“I’m hoping to rest soon” I told him.  “I’m here working, and then when I go home I have papers to write for seminary.  I want to find some time for rest before it’s time for me to teach again in the Fall.”

“Rest is hard” said Carlos.  “You have to know where its safe to rest, and sometimes its not safe at all.”

I had to think about that.  To me…a busy, middle-class white woman…rest is a luxury.  My own thoughts on rest are a longing to carve out a space for something indulgent.  To Carlos, it was finding a space of safety to sit or lie down.  Rest was not a luxury, nor was it a guarantee.  It was a primary objective of each day’s activities.

I shared with Carlos about our Presiding Bishop Michael Curry’s “The Way of Love.”  I had an extra handout in my bag, so I gave it to him along with a metal token that came from our Episcopal Evangelism booth in the exhibit hall and some cold water and wrapped snacks I had in my bag.  It wasn’t much, I know.  But it was what I had with me to share.  I re-read the Gospel passage about Jesus’ disciples: “and they had no leisure even to eat,” I read.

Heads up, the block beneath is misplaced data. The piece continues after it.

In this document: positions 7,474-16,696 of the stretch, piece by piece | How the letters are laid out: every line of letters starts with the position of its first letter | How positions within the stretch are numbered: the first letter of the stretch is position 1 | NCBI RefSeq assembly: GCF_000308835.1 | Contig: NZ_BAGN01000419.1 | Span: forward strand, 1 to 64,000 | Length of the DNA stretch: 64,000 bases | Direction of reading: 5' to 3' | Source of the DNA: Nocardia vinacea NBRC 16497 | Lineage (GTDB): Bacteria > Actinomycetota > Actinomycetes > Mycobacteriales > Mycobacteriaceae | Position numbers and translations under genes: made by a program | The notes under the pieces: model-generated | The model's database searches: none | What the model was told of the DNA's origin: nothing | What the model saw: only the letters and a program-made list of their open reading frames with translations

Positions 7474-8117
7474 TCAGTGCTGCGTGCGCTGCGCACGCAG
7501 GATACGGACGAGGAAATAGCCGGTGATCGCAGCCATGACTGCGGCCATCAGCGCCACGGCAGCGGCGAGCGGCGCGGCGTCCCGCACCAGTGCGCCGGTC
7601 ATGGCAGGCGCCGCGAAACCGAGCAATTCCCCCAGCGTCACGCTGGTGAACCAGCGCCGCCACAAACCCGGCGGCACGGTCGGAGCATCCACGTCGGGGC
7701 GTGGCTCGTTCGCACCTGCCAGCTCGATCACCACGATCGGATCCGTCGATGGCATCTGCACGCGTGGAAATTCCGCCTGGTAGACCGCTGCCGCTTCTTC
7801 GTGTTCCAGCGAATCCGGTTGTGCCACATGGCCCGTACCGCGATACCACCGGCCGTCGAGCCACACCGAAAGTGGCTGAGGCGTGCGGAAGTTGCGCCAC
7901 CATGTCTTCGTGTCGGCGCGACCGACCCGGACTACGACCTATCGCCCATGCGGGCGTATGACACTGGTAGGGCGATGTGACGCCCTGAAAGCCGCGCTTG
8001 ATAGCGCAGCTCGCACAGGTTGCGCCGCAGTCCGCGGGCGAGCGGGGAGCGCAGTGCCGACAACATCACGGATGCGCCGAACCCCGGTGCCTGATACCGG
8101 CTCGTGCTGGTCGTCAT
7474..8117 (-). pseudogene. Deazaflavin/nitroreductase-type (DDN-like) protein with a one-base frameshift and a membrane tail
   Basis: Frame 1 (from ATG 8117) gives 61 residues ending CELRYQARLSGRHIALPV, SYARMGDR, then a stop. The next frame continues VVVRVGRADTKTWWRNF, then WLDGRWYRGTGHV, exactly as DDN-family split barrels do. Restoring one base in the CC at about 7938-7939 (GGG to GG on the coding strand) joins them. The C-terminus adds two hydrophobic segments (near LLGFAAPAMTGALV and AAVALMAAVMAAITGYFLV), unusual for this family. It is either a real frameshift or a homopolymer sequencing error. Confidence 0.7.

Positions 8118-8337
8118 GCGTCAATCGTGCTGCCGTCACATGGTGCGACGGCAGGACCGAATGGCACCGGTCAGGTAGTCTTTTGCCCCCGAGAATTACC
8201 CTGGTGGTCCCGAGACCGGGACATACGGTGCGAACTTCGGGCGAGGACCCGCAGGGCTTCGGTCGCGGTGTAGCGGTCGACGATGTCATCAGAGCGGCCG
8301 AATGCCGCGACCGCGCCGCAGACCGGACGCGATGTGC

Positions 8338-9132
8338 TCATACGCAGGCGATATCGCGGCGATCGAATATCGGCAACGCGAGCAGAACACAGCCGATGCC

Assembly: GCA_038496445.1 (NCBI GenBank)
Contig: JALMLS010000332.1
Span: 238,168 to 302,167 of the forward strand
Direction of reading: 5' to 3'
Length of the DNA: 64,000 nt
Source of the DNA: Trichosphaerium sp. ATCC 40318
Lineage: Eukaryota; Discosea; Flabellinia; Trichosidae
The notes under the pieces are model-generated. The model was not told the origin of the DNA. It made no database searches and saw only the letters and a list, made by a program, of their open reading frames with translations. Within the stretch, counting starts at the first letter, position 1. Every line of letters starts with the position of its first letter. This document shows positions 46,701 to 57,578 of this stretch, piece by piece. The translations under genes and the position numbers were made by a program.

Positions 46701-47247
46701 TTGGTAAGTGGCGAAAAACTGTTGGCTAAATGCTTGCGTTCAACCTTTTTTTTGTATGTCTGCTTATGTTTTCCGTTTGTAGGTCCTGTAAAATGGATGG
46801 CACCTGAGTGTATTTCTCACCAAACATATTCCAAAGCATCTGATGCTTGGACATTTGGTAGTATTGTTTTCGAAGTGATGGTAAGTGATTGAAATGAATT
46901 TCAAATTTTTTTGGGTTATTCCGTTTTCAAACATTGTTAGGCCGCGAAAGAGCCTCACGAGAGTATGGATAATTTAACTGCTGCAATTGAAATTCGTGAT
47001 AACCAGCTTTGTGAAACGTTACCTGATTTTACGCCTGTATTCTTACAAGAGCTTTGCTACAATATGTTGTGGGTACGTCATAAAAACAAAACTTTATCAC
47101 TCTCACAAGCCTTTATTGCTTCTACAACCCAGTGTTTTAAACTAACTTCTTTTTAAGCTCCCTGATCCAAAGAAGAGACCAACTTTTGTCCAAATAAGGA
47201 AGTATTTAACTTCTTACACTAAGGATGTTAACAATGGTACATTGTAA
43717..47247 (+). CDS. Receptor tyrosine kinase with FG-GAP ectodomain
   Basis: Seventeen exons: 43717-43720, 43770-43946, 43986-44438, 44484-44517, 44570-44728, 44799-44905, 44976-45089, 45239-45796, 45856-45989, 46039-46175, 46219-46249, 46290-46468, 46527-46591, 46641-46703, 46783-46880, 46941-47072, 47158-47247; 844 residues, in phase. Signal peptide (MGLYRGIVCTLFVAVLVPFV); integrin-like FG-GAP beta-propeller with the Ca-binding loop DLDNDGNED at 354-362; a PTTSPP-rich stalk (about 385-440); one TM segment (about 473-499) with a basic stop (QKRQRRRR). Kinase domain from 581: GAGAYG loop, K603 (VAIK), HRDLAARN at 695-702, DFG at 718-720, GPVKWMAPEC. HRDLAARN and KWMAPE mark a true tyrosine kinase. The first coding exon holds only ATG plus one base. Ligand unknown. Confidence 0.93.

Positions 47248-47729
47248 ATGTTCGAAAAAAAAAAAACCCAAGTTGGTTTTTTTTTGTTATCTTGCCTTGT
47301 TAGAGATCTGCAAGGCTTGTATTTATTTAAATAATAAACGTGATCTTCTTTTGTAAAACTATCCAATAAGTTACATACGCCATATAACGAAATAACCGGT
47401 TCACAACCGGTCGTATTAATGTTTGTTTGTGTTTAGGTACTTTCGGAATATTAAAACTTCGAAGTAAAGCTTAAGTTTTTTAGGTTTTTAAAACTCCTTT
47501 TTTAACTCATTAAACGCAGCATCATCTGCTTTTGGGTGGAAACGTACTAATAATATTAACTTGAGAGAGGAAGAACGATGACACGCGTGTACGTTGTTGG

“Probably no money, either” said Carlos. “No place to stay, no food, no money.”

“That’s probably true” I said.  “I actually think you might know more about what the disciples felt like than most of us do.”

Carlos chucked.  “Maybe!”

While Carlos wasn’t a man of many words, he helped me to see something in this passage that I hadn’t before.  In all their moving, healing, and teaching the disciples were worn out.  They wanted a break and Jesus opened the door to what they needed.  And yet, everywhere they turned, people arrived before them seeking knowledge and healing, desiring a shepherd to draw them toward safety.